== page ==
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Cider is all about personal taste ADVERTISEMENT

Cider is all about personal taste

FINGER LAKES--The region's interest in hard cider and the apple varieties that, like grape varietals, make it distinctive, has spurred new interest in orchards grown for cider rather than for lunchboxes, applesauce and pies.
Even though a "cider apple" could be any apple that ends in a cider, many common apples are not what professional cidermakers want. Cider apples typically have high levels of acid, tannin or sugar which makes them favorable for fermenting into cider. Often cider apples are nicknamed "spitters" for their lack of appeal to eaters--but some varieties have emerged from this experimentation and continue to be prized for the flavors they impart to a beverage.
Fermented or "hard" cider tends to have an alcohol content well below that of wine, more comparable to beer. Like beer, it's usually a sparkling beverage served chilled; unlike beer it has no gluten. It's often made like wine, paired with many of the same foods that go well with white wine. It can be dry, semi-dry or sweet, flavored with spices or fruits or allowed to shine on its own.
Sadie Lewis, winemaker for Earle Estates Fruit and Specialty Wines and Meadery, Torrey Ridge Winery and Worthog Cidery (all at the same address on Route 14 in Penn Yan) as well as producing cider for Rooster Hill Vineyards, has been making cider since 2013. "The way I make cider, it's similar to making wine," she says. "There are other places that consider cider more of a brewed beverage. We've just put some of our dry cider on oak, like a chardonnay. I can't wait to taste it."
There are close to 10 different cider varieties offered at Worthog, many flavored with other fruits and ranging from sweeter to dry. "What takes time with ours is filtering. It's a slow process, it takes a good week to filter so you don't lose as much flavor," she says.
Her parents, who are fans of her cider, like a plain or cherry-flavored cider with roast pork. And Lewis says one year for a wine trail event, Worthog spiced cider was an ingredient in the winery's cheesecake.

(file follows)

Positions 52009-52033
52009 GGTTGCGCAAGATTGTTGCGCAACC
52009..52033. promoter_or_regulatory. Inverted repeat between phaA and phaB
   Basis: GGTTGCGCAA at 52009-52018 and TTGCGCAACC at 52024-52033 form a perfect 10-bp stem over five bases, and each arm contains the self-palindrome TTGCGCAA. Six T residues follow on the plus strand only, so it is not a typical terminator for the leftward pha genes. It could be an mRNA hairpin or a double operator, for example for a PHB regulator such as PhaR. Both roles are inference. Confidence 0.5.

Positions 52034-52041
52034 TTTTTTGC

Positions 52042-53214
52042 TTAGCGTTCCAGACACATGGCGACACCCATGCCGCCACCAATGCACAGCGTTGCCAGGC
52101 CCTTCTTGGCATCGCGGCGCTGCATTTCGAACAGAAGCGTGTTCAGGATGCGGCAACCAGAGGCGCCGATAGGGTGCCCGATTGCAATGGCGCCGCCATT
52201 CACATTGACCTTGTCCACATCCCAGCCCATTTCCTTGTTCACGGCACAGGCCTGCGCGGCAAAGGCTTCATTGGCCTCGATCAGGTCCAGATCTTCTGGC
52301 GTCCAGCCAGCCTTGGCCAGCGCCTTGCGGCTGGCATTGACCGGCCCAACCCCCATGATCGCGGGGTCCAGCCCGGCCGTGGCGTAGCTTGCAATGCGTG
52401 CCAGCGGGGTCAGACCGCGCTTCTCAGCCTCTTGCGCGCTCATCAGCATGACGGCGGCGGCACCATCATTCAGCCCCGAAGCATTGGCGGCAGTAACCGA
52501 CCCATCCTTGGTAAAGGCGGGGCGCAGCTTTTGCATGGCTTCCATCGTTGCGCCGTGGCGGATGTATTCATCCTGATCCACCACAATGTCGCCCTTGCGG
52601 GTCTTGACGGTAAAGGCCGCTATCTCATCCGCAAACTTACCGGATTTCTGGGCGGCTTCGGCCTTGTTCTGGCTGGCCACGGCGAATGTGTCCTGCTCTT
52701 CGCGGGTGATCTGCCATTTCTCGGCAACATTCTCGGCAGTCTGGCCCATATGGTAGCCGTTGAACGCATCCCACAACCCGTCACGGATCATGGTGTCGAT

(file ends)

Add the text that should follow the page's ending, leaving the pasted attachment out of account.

Hard cider sold here, as at several other Finger Lakes cider producers, starts out as apples in Craig Wager's orchard. His 50 acres of apple trees include old varieties like Northern Spy and Spygold, and after talking to each cider producer to get an idea what they're looking for, he makes a custom blend of apples into cider specifically for each. As with wine, one consideration is brix, a measurement of the fruit's sweetness. He aims for a brix of 13 before picking apples, so the cider's finished alcohol content can be about 6.5. "I like to use "Jonagolds too--they're in the same group," Wager says. "I'll mix in Empires, what I think will give them enough sugar."
Jon Carpenter, a teacher and one of three partners in Keuka Craft Ciders, which is currently based in Canisteo but expects to have a physical presence near Keuka Lake within a few years, uses Wager's apples as well. "We do a few ciders based on a single variety of apple--Northern spy," he says. "The others are a blend. I have an orchard I'm planting specifically with English cider apples--because the American varieties are readily available."
He says their cider is based on a more traditional English style and only uses apples--no other flavors are added, "and nothing really sweet or fruity." One is aged four months in former whiskey barrels from the Finger Lakes Distillery. Keuka Craft Ciders are currently available in Penn Yan on tap at the Union Block Italian Bistro and the Water Street Wine Bar; it's also for sale at Hoban's Liquor Store.
In Hector, Hazlitt's 1852 Winery is one of several that make their own cider. Tim Benedict, vice president in charge of wine and cider, crafts the ciders at the company's plant in Naples, New York, after purchasing pressed apple juice that arrives at the plant in tankers. "Cider really works well as a lower-alcohol alternative to white wines," Benedict says. "And there are a lot of foods you would normally have a beer with that are good with cider. Salads and certain cheeses are really good with hard cider. We have a medium dry, a semi dry and two flavored ciders year-round."
Benedict notes interest in cider was growing very rapidly until more manufacturers began mass-marketing low-alcohol wine spritzers and hard seltzers. This has led to a flattening of interest. But there's also more cider currently being made, he adds. "It's more in demand now than it's been in my lifetime. I see it as a very healthy alternative. I have issues with gluten, so I don't drink beer. A dry cider has a lot of the things people are looking for, including lower calories. I think that's a real trend."
Carefully-handled cider should have a shelf life of up to two years, so don't lay in a supply for aging but enjoy it sooner rather than later.
Lewis says some of cider's audience has been traditionally drawn from wine tasters who want to try something different, but lately there are people coming in specifically to try cider and compare it to others they've tasted. "I like that we do so many things here--it keeps it exciting," she said. "And I like the cider also because it's like wine but you have to treat it entirely differently. I've been with our cider since the day it was created, so it's got a big piece of my heart."

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